Wow 51 authors referenced my 2013 article!

Fram Google Citations for 2013 article


Hello Folks! It has been a while. I hope that everyone is having an enjoyable summer. I did a lot of traveling this summer.

I just noticed that my 2013 article, “The Constant Comparative Analysis Method Outside of Grounded Theory,” has been referenced 51 times so far. Though I appreciate the support and send a big thank you to those who have referenced my work, I have to add something.

While reviewing the articles and dissertations that cited my article, I saw a pattern that concerned me. At least 9 of those citing my article misquoted me. I won’t pick at particular articles, but you can go through the list to find the examples. A few state that my use of the CCA method as a “technique.” While I clearly state that early on CCA was called a technique by a few researchers. I never stated that I was using a technique. I used a method.

Another small group of authors make statements about their use of Grounded Theory as a guiding methodology and proceed to include me in a list of other well-known authors who use GT. If you read the title of my article, it clearly states that I am using the CCA method OUTSIDE of GT. Geez! One dissertation makes this mistake. I am seriously concerned about the ability of those who were on the dissertation committee to guide novice researchers!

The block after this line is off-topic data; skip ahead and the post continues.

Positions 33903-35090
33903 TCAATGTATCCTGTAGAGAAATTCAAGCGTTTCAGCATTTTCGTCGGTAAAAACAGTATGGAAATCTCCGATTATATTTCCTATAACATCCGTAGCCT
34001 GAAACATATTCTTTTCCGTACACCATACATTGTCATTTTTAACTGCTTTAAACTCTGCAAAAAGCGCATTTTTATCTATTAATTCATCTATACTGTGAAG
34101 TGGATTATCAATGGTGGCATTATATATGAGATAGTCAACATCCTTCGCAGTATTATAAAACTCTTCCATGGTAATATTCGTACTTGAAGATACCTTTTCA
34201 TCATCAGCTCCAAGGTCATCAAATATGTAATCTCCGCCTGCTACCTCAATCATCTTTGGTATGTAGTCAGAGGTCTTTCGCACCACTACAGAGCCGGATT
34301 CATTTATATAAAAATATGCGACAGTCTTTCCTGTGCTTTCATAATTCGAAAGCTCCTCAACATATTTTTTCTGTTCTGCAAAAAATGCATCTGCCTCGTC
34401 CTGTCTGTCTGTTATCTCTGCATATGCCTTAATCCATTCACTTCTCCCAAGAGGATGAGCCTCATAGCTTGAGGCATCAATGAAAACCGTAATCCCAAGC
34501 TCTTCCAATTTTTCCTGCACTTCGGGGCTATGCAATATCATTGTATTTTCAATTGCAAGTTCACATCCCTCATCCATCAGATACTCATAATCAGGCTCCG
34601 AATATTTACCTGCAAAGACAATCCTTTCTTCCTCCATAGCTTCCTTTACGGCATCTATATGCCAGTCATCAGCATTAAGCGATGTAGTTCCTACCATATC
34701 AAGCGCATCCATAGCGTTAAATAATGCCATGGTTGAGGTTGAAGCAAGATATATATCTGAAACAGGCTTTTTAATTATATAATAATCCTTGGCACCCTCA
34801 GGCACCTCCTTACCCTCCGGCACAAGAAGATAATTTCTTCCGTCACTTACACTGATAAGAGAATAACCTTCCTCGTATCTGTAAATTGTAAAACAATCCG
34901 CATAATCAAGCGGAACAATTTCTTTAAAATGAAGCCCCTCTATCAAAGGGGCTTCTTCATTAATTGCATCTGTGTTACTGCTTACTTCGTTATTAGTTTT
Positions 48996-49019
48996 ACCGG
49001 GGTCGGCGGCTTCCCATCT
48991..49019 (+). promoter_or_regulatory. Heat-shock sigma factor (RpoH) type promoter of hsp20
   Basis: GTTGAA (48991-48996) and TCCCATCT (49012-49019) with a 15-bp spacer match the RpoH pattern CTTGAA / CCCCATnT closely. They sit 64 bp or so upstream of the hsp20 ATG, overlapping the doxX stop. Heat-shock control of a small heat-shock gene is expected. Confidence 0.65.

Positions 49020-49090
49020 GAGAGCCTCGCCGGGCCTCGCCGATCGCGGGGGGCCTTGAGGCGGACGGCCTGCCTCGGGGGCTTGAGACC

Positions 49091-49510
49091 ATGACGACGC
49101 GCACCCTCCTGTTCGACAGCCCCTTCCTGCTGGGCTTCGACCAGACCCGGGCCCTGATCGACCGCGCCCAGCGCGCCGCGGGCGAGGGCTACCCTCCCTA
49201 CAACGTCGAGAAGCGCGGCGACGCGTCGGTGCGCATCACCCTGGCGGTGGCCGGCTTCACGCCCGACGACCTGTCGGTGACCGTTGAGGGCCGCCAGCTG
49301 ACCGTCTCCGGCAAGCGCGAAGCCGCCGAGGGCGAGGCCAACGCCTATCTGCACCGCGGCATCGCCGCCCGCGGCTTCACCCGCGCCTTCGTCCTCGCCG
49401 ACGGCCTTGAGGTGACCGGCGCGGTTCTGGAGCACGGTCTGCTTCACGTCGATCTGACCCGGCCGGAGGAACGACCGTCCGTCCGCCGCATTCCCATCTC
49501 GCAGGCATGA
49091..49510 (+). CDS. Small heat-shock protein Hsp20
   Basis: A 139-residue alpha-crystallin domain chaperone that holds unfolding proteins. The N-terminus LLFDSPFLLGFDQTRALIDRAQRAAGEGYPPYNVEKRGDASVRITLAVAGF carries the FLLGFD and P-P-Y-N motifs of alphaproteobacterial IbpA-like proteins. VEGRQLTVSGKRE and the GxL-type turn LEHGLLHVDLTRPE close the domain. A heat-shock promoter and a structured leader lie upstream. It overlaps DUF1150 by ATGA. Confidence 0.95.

Overall, many of the publications citing my 2013 article correctly highlight the use of my innovative model for the CCA method to help them collect and analyze their data. I appreciate you “getting it.”  Still others highlight my article in contrast to the previous articles published on the use of GT. You all are awesome!!!!

I could sit and ponder why some authors incorrectly cited my article. I probably would be disappointed in them. I suspect that I would reference a previous post of mine complaining or calling out a serious problem in academia. But the summer is passing and I would like to enjoy what is left of it.

Please read through the list of citations for my 2013 article. I would appreciate your insight into what I observed.

I wish you well. Until next time….

Critical discourse analysis…what’s the word currently?

One of my areas of expertise is critical discourse analysis (CDA), I credit the amazing professors I had during my masters and doctoral programs. Over the years, I have been able to develop a “gut feeling,” a sense, that something is hidden from me. Everyday interactions have become out of the ordinary for me. Attending group events has been amazingly exciting for me, in a geekish way. It is awesome to be able to “read” between the lines and see practices that stand out to me, but not to others.